MARY ANN OLSON

University of New Haven, New Haven, CT, United States

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Publications (2)3.62 Total impact

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    ABSTRACT: Modern patterns of genetic variation in northern estuarine species are likely shaped by both historical and contemporary processes. Many studies have demonstrated the predominant roles of Pleistocene glaciations, life-history traits, or a combination of both in shaping patterns of population differentiation across a broad range of animal species, yet comparatively few have investigated such questions in benthic invertebrates. We examined fine-scale patterns of genetic differentiation among populations in the ampharetid polychaete Hobsonia florida in Long Island Sound (LIS) relative to its life-history traits and the geologic history of the region. Mitochondrial DNA sequencing of cytochrome oxidase I (COI) revealed 15 unique haplotypes among four populations in LIS and two outgroups. Populations in LIS exhibited the greatest haplotypic diversity compared to outgroup populations. Analysis of molecular variance revealed a highly significant level of genetic heterogeneity (P < 0.001) in LIS, with almost 40% of the variance attributed to differences among populations. Population differentiation was further revealed by highly significant fixation indices for all pairwise comparisons. Analysis using a mtDNA COI molecular clock estimated that haplotype divergence ranged from about 73,000 to 366,000 years before present. Our results suggest that the observed population genetic structure of H. florida in LIS has been strongly influenced by a series of glacially mediated vicariance events, leading to periodic population isolation and mixing, further mediated by low dispersal and specialized habitat requirements.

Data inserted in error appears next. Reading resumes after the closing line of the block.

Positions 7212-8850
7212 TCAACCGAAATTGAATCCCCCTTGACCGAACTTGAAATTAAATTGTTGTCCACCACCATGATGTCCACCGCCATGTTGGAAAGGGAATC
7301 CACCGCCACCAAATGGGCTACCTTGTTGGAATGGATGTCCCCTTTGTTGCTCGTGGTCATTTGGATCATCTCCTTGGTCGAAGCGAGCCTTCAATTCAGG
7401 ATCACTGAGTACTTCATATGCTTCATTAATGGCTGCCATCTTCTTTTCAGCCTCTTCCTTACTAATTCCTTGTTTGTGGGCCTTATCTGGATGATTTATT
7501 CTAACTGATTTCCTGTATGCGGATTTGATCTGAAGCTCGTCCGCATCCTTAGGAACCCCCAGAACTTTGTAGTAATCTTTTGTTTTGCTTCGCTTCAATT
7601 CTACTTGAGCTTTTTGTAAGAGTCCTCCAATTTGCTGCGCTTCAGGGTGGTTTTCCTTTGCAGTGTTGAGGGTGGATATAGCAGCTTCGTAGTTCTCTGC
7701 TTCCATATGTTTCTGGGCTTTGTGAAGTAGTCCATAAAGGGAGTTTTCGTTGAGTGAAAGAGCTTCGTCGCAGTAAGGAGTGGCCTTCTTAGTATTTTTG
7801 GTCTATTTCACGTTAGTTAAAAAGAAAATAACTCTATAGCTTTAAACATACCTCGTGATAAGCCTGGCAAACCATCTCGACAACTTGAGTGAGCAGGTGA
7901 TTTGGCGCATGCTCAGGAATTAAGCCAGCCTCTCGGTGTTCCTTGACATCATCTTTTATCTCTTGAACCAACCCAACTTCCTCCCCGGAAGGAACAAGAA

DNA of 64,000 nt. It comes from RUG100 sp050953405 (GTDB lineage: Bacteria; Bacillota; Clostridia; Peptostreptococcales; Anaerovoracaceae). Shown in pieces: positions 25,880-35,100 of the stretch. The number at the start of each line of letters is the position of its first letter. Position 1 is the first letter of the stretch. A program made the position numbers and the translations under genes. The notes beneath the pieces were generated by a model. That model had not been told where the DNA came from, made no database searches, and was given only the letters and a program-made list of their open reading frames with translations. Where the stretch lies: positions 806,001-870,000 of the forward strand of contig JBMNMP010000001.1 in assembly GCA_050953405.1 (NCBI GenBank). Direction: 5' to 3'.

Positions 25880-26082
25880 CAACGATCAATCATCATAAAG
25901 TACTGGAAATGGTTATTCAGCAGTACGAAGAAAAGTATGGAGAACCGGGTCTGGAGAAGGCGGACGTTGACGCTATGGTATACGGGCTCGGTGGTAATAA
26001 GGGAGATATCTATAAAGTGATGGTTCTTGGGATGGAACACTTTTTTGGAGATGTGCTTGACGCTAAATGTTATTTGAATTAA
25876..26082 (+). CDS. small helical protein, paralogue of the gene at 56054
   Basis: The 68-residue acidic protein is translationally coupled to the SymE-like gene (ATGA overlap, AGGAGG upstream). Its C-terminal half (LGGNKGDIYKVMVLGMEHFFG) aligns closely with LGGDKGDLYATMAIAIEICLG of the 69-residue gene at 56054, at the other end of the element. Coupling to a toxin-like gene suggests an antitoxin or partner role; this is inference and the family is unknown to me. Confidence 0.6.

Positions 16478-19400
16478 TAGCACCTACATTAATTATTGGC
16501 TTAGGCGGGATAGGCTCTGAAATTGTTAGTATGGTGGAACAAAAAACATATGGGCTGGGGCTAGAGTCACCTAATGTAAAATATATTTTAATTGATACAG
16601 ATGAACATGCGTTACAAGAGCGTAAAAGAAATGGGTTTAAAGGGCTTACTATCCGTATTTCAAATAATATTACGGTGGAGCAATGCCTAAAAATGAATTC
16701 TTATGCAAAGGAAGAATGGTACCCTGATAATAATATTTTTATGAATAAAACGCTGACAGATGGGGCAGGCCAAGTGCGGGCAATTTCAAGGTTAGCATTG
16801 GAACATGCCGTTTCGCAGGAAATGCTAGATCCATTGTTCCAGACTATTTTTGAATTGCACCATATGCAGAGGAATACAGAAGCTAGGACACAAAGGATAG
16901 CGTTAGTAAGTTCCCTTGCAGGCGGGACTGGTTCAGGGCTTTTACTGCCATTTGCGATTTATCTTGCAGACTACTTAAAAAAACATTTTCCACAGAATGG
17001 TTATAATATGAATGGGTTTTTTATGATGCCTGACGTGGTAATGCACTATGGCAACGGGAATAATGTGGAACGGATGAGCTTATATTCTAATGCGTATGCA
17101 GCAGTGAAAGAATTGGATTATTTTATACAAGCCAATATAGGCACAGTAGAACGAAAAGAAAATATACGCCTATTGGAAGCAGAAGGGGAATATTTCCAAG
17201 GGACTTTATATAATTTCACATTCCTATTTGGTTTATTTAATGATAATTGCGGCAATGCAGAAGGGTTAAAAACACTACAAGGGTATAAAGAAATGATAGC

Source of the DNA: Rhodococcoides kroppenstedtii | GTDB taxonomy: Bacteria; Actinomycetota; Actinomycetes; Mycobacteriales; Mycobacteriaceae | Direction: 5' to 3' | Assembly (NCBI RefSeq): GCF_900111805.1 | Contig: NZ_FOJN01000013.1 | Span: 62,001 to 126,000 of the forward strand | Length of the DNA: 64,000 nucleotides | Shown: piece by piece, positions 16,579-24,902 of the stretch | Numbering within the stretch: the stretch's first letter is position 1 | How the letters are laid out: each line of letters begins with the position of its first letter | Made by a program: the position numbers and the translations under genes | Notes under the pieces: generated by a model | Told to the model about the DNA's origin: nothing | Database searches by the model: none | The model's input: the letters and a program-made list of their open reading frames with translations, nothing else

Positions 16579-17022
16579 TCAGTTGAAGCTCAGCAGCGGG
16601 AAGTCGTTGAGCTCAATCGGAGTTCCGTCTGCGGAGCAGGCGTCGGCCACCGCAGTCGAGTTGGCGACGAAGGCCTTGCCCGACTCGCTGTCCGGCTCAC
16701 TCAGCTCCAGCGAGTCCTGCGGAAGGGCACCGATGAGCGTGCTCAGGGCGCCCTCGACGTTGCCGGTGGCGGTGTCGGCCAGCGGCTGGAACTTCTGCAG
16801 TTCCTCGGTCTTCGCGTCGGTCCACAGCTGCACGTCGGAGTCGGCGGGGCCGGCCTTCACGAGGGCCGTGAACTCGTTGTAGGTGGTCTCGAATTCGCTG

Biological Bulletin 09/2009; 217(1):86-94. · 1.23 Impact Factor
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    ABSTRACT: Eight dinucleotide microsatellite loci were isolated and characterized from Hobsonia florida, a tube-dwelling ampharetid polychaete. The identified loci were highly polymorphic, with allelic diversity ranging from six to 11 alleles. Levels of expected heterozygosity were 0.52 or greater in all cases, averaging 0.78 across the complete set of loci. Cross-species amplification was successful in three of the eight loci for one or both of the other species (Melinna cristata and Ampharete acutifrons) tested. Although these novel loci were designed for immediate utility in H. florida population-level research, these results indicate they may prove useful in studies of other related taxa.
    Molecular Ecology Notes 02/2006; 6(2):390 - 392. · 2.38 Impact Factor

Publication Stats

4 Citations
3.62 Total Impact Points

Institutions

  • 2006–2009
    • University of New Haven
      • Department of Biology and Environmental Science
      New Haven, CT, United States